The Solution: A Prison Crisis in 1863
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TranscriptRichmond was a city at war. By 1863 it’s prewar population of 38,000 had more than doubled as the city was inundated with soldiers, government officials, bureaucrats, businessmen, and speculators all engaged in the Confederate war effort. All of this strained the city’s infrastructure and shortages of food and other materials became commonplace. In the summer of 1863 the prisoner exchange system broke down. Confederate offi-cials were forced to find permanent facilities in which to house thousands of prisoners captured in the campaigns throughout the second half of the year. More than 20 loca-tions around Richmond held more than 16,000 prisoners of war by the end of the year. One out of five people living in Richmond was a Federal prisoner being held in camps like Belle Isle, Libby Prison, Castle Thunder, or one of the many warehouses around the city. The large numbers of prisoners in Richmond alarmed the military leadership of the Confederacy. [Robert E. Lee]: “I would respectfully suggest that the city of Richmond is not a suitable place for the accomodation and safe keeping of these prisoners. I think the presence of a large number there is, for many reasons, very injurious. It increases largely the amount of supplies to be transported to the city, and thus employs transportation which might be used for the benefit of the citizens. This has a tendency to increase high prices and cause distress among the poorer classes... Robert E. Lee, October 28, 1863 The city was pushing to the breaking point as the inhabitants of Richmond could no longer support themselves, the nearby armies, and the prisoners. A humanitarian crisis began to emerge, especially on Belle Isle in the James River. Shortages of food began to have a disastrous effect on prisoners in the city, and supplies sent from the north were in some cases distributed to needy citizens and Confederate soldiers. [Dorence Atwater]:“Enough clothing was received to have furnished every prisoner with a complete suit and change of under-clothing, blankets, and over-coat, but no prisoner received these articles; if he were furnished with a blouse he must go without a shirt; if with pants he had to go without drawers...” Prisoner Dorence Atwater; Belle Isle, VA. The disaster occuring in the prisons coupled with the struggles of the city finally prompted action. On November 24, 1863, Confederate Secretary of War James Seddon gave instructions to Captain W.S. Winder to travel to rural southwest Georgia in order to secure a new prison location near Americus. He settled on an area near the rail depot at Andersonville to serve as the new prison site. The pending re-location of more than 16,000 prisoners brought optimism to the city. On December 30, 1863 the Richmond Sentinel reported that: "It will not be long ere many of the Yankee prisoners, now in confinement on Belle Isle, will have an opportunity of breathing the salubrious air farther South, the Government having made selection of a spot in Georgia, near Andersonville, Sumtar county, for their reception and safe-keeping, their present place of confinement being rather over-crowded. The location is on the Southwestern railroad, between Oglethorpe and Americus, where no difficulty will be encountered in supplying their wants." A prison crisis gripped the city of Richmond for the last half of 1863. The number of captives overwhelmed the city’s ability to care for not only the prisoners, but civilians as well. In order to meet these challenges in 1864, Andersonville would be the solution.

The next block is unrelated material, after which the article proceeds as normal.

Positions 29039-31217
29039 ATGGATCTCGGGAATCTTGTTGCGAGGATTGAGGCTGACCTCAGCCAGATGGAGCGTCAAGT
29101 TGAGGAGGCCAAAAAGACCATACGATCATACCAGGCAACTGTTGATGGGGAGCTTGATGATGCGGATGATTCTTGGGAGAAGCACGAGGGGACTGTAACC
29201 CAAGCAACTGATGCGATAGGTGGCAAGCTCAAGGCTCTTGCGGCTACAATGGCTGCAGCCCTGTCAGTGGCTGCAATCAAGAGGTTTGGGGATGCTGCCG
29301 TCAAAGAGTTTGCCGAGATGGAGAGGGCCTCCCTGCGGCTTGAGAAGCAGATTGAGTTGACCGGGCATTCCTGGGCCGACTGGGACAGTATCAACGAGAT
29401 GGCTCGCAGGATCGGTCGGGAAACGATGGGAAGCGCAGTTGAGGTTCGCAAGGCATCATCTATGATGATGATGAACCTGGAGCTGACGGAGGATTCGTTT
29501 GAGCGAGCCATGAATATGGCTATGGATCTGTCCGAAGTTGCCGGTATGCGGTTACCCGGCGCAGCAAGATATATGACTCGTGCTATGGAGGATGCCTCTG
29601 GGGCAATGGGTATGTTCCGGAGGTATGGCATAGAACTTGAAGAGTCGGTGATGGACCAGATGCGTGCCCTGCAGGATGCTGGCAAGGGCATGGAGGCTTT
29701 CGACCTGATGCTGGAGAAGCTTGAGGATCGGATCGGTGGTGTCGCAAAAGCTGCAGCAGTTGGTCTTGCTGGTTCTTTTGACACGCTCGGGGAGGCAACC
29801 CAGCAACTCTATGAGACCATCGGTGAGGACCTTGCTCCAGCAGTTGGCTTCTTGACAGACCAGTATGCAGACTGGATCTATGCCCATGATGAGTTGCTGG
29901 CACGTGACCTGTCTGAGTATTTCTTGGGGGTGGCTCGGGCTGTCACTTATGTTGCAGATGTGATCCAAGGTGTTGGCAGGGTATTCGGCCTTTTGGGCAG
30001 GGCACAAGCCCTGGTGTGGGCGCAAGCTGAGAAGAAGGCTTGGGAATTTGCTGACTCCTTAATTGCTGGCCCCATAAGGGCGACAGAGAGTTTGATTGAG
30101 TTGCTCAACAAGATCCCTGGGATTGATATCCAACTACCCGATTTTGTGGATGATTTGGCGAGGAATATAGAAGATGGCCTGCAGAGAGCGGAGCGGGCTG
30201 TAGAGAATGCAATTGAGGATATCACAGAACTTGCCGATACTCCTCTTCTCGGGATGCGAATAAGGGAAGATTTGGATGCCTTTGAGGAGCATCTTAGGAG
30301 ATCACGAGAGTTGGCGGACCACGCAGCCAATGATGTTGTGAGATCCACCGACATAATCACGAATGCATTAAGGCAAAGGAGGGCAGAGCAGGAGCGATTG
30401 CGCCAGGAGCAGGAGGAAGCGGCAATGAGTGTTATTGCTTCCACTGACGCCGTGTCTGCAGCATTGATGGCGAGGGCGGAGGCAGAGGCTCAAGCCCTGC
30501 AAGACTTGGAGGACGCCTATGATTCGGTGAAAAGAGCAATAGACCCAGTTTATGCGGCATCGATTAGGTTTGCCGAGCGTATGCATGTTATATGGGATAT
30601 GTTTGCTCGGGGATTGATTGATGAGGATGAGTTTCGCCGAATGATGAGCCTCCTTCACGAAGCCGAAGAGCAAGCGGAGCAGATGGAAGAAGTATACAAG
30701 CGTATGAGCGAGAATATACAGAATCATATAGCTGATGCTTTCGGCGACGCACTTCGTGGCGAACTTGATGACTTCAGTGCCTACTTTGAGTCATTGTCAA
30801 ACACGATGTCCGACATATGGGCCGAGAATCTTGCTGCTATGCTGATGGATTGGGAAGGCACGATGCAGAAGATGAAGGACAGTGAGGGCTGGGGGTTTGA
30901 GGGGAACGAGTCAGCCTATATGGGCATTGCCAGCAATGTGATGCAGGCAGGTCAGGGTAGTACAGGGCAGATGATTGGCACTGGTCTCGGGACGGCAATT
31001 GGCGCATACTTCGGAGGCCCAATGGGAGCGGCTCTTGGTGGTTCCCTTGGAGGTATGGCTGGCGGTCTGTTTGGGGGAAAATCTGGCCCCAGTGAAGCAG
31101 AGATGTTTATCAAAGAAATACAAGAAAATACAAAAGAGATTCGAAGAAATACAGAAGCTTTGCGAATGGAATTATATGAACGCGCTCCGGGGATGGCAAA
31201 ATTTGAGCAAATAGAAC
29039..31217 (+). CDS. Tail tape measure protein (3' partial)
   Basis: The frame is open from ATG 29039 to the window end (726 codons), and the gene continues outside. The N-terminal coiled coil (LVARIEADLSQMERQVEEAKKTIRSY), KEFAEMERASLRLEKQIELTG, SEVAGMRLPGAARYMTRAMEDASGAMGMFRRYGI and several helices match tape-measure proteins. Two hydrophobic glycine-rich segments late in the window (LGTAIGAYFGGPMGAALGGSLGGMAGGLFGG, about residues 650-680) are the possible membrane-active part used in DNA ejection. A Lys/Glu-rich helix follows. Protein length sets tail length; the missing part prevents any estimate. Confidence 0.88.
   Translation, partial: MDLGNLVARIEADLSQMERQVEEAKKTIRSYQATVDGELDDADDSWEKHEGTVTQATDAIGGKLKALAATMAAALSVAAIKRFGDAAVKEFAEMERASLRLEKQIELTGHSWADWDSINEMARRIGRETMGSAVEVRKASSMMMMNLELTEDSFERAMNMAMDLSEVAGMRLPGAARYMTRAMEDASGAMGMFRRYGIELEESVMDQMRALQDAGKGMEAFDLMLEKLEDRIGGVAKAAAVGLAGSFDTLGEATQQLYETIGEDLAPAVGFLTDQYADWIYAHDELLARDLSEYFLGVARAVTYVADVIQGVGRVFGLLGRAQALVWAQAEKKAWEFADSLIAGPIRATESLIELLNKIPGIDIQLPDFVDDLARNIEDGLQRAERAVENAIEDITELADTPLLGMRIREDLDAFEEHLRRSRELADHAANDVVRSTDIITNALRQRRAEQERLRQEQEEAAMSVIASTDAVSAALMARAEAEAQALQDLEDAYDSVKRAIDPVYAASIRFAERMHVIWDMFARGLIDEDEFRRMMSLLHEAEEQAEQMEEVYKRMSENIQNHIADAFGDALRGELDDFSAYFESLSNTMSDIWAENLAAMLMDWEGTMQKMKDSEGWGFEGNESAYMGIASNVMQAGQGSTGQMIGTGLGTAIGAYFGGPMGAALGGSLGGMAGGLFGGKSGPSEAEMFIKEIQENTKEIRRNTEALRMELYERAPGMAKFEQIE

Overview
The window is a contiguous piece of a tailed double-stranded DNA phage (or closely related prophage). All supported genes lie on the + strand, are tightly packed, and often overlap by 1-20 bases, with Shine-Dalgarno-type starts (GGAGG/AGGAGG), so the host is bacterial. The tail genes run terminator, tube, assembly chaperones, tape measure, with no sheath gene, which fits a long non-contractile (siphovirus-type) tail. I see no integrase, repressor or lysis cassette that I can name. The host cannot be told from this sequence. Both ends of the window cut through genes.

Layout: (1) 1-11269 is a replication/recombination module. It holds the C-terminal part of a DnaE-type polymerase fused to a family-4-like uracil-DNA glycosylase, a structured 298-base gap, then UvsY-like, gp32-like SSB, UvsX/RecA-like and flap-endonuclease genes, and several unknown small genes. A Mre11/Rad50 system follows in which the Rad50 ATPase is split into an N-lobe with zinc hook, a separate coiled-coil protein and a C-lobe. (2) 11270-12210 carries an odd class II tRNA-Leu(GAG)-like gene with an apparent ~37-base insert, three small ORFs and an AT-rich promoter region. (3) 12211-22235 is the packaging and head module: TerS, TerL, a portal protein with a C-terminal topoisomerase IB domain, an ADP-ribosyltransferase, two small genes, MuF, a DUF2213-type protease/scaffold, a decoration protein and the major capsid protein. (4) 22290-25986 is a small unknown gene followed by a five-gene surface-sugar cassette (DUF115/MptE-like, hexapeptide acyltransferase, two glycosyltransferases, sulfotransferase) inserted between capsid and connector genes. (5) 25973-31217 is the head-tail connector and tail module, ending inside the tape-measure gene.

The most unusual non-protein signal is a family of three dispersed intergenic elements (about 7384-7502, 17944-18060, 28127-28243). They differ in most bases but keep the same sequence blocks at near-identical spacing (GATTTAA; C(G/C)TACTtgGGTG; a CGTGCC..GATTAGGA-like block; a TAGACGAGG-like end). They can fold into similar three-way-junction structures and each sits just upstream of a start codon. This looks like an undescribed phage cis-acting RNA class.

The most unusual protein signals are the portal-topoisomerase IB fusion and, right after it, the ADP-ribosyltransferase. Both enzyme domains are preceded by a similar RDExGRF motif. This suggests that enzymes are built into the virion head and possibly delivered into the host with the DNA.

A prison crisis in Richmond in the fall of 1863 prompted Confederate officials begin construction on a new prison that would solve the problems plaguing the city.